Public Spirit, March 2017

March Public Spirit

Mayor and County Recognition Day for National Service By: Ashley Strusz

Mayors and county officials hold a unique role in our country's government. Focusing on their citizens’ local needs matches closely with the Corporation for National and Community Service (CNCS) mission to improve lives, strengthen communities, and foster civic engagement. Increasingly, mayors’ and county officials are turning to national service as a cost-effective and capacity building strategy to meet local challenges. On April 4, 2017, mayors, county officials, and tribal leaders will join in the fifth-annual Mayor and County Recognition Day for National Service. By holding public events and local media our leaders will highlight the value of national service. In 2016, 3,539 elected officials across 50 states recognized the work of AmeriCorps members and Senior Corps volunteers.

Learn more about how your local elected official could get involved! 

Check out the elected officials who have already signed on to participate in 2017!

If you are a St. Paul, AmeriCorps or Senior Corps volunteer, check this out!

If Your Free Time Seems a Bit Dull, by Raquel MacSwain

At some point in your AmeriCorps term of service, money has probably come up, either in a positive or negative way. It can be hard, regardless if it’s your first term of service, or the second, or even as an alumni. I decided to ask a few alumni and current College Possible AmeriCorps members how they handle these two questions:

When declining friends that invite you to do pricey things, what do you say?

  • Tell them I make like no money.

  • Pass, next time

  • Tell them I can’t afford it, but if you’d like to pay for me I’m totally in!

  • Suggest cheaper or FREE options, or only participate in one of the suggestions.

What sort of free/cheap options have you found to be useful during your term of service?

  • Potlucks or cooking with friends

  • Volunteer

  • Thrifting

  • Movie nights

  • Free food / beer tastings at fairs or breweries

            • Pollenmidwest.com, YPN, MCN, all offer free or drastically reduced prices for social justice events

            • USE YOUR SCHOOL ID for student discounts

            • ALWAYS ask if EBT is accepted

            • Free outdoor activities like hiking or biking along trails

            • Look up discount movie theatres; there are free movie showings offered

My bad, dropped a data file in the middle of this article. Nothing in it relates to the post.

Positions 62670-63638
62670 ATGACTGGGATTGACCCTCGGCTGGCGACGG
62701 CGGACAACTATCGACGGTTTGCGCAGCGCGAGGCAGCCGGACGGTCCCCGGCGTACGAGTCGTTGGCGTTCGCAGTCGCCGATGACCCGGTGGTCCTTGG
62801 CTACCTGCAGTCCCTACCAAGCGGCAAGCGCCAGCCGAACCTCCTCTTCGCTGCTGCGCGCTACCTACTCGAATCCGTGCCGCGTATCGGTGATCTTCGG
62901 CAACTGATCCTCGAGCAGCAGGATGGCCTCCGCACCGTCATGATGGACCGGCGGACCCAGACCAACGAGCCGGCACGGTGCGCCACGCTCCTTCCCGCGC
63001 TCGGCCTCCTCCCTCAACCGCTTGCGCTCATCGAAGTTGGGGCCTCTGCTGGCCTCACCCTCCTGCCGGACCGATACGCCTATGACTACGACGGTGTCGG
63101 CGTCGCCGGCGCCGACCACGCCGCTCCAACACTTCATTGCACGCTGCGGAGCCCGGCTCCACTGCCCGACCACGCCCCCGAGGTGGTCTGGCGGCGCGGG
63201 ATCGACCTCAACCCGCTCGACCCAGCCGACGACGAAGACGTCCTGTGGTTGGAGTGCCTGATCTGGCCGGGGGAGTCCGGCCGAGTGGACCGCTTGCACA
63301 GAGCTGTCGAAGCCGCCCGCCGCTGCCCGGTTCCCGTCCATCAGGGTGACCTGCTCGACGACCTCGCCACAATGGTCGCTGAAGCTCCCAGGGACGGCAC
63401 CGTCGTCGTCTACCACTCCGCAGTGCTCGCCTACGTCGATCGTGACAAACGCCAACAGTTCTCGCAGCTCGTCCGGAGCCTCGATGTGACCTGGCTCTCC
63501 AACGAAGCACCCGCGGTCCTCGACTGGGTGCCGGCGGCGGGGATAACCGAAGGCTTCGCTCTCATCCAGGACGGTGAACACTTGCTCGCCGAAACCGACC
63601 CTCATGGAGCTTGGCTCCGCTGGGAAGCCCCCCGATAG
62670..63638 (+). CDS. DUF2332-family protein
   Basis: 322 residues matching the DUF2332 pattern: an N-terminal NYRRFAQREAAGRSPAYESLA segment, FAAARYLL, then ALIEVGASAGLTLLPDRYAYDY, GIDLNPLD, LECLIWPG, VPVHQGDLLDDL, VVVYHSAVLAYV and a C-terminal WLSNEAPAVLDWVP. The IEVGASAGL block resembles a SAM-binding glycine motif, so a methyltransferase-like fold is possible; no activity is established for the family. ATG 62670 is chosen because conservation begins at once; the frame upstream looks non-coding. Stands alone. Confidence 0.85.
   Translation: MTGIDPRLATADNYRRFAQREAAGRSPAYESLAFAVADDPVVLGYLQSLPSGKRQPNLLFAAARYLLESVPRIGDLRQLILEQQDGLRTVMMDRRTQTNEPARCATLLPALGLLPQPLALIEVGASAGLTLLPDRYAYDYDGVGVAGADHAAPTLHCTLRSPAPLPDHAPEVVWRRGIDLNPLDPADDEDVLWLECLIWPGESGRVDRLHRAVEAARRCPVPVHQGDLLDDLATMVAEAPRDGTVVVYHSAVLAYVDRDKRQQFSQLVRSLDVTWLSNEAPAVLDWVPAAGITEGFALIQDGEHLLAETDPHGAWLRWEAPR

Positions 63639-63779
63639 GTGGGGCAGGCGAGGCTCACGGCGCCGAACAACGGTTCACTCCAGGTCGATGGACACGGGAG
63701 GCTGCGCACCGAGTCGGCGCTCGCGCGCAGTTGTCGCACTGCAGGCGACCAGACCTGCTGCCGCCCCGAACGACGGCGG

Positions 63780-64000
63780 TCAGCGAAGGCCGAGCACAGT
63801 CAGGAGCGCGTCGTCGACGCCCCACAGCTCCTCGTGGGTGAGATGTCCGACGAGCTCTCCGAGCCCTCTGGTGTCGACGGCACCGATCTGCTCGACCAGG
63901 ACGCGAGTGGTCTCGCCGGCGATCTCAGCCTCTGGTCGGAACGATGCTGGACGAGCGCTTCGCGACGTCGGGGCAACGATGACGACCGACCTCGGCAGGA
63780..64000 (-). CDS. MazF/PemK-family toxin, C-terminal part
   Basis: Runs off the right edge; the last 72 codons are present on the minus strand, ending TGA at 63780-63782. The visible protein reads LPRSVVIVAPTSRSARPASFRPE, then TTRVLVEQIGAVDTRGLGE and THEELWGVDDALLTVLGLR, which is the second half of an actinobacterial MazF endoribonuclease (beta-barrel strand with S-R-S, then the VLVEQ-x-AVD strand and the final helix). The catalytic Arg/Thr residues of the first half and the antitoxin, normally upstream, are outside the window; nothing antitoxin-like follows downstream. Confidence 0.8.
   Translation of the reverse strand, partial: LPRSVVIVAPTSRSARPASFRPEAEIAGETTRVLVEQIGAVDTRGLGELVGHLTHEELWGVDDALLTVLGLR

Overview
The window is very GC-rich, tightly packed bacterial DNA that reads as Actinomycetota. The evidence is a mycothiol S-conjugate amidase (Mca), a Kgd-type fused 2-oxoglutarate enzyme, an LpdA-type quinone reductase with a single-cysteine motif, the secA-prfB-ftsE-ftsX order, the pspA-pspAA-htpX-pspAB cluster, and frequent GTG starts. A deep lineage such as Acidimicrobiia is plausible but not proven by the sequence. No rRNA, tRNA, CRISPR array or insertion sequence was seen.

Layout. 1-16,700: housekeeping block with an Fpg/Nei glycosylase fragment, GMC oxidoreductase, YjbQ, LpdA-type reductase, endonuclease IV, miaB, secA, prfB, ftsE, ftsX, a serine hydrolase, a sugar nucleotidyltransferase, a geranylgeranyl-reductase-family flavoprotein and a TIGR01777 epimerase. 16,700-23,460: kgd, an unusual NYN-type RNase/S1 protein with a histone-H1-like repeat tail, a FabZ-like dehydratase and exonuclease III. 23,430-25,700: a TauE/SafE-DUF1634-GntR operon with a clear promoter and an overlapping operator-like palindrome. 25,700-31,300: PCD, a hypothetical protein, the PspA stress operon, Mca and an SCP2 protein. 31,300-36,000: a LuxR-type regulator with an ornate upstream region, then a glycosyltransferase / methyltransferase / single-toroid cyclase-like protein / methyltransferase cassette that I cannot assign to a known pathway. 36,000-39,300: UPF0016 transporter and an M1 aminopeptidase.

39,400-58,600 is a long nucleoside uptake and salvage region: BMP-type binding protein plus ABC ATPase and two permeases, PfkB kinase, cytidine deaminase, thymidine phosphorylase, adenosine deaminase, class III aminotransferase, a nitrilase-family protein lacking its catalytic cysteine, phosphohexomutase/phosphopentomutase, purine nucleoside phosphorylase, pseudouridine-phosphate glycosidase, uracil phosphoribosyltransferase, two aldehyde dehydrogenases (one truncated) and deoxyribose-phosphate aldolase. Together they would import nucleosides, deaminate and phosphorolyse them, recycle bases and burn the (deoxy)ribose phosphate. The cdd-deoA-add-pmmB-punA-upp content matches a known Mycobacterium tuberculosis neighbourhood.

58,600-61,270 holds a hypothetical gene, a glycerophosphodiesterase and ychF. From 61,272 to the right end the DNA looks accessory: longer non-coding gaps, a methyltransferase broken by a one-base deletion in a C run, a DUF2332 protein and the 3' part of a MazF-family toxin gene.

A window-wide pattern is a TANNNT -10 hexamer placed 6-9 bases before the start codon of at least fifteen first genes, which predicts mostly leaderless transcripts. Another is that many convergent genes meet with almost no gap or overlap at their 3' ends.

• Some places offer live music with no cover charges, like The Academia, 331 Club, or call them to find out!

            • Thrifty Hipster website shows off all the Happy Hour specials of local places in the Twin Cities based on location you set.

            • Check out local college campuses! Events are often open to the public.

Earth Day at Bushaway Road

Sat, April 22

8:30 am - 12:30 pm

Bushaway Road - Wayzata

Volunteers Needed: 15 (more are welcome!)

Difficulty level: Easy to moderate

Come out to this Earth Day Community Event to plant 1,100 perennials and 700 trees as part of the Bushaway Road/Highway 101 reconstruction. This exciting event will engage 200 volunteers of all ages in landscaping a two-mile stretch of this historic scenic roadway, Wayzata’s eastern gateway to the Lake Minnetonka experience. More information to come on how to sign up!

Other volunteer opportunities:

Tree Trust Tree Planting Events (Volunteer Sign-up)

  • Sat, April 22, 9am-12pm. Shakopee, Location TBD

  • Sat, April 29, 9am-12pm. St. Paul, Location TBD

Friends of the Mississippi River - Minnesota River Gorge Cleanup

  • Sat, April 22, 9:30am-12:00pm. E 36th Street & W River Parkway or E 44th Street & W River Parkway

DIY Earth Day Craft By: Anna Wagner

Do you love the outdoors, trees, and this beautiful planet we live on? Do you also love animals? More specifically, do you love cats and watch A LOT of cat videos? Me too. In honor of Earth Day coming up on April 22nd, here is a fun and cheap way to reuse a plastic bottle and pot a plant by making a cat planter! We all know how great this earth is, so let’s show it some love and reduce, reuse, and recycle. Here’s to you, Mother Earth!

How to make a cat planter:

What you need:

  1. Plastic Bottle

  2. Scissors

  3. Acrylic Paint- white

  4. Paint Brush

  5. Permanent Markers (black and pink)

  6. Gravel

  7. Potting Soil

  8. Plant or Seeds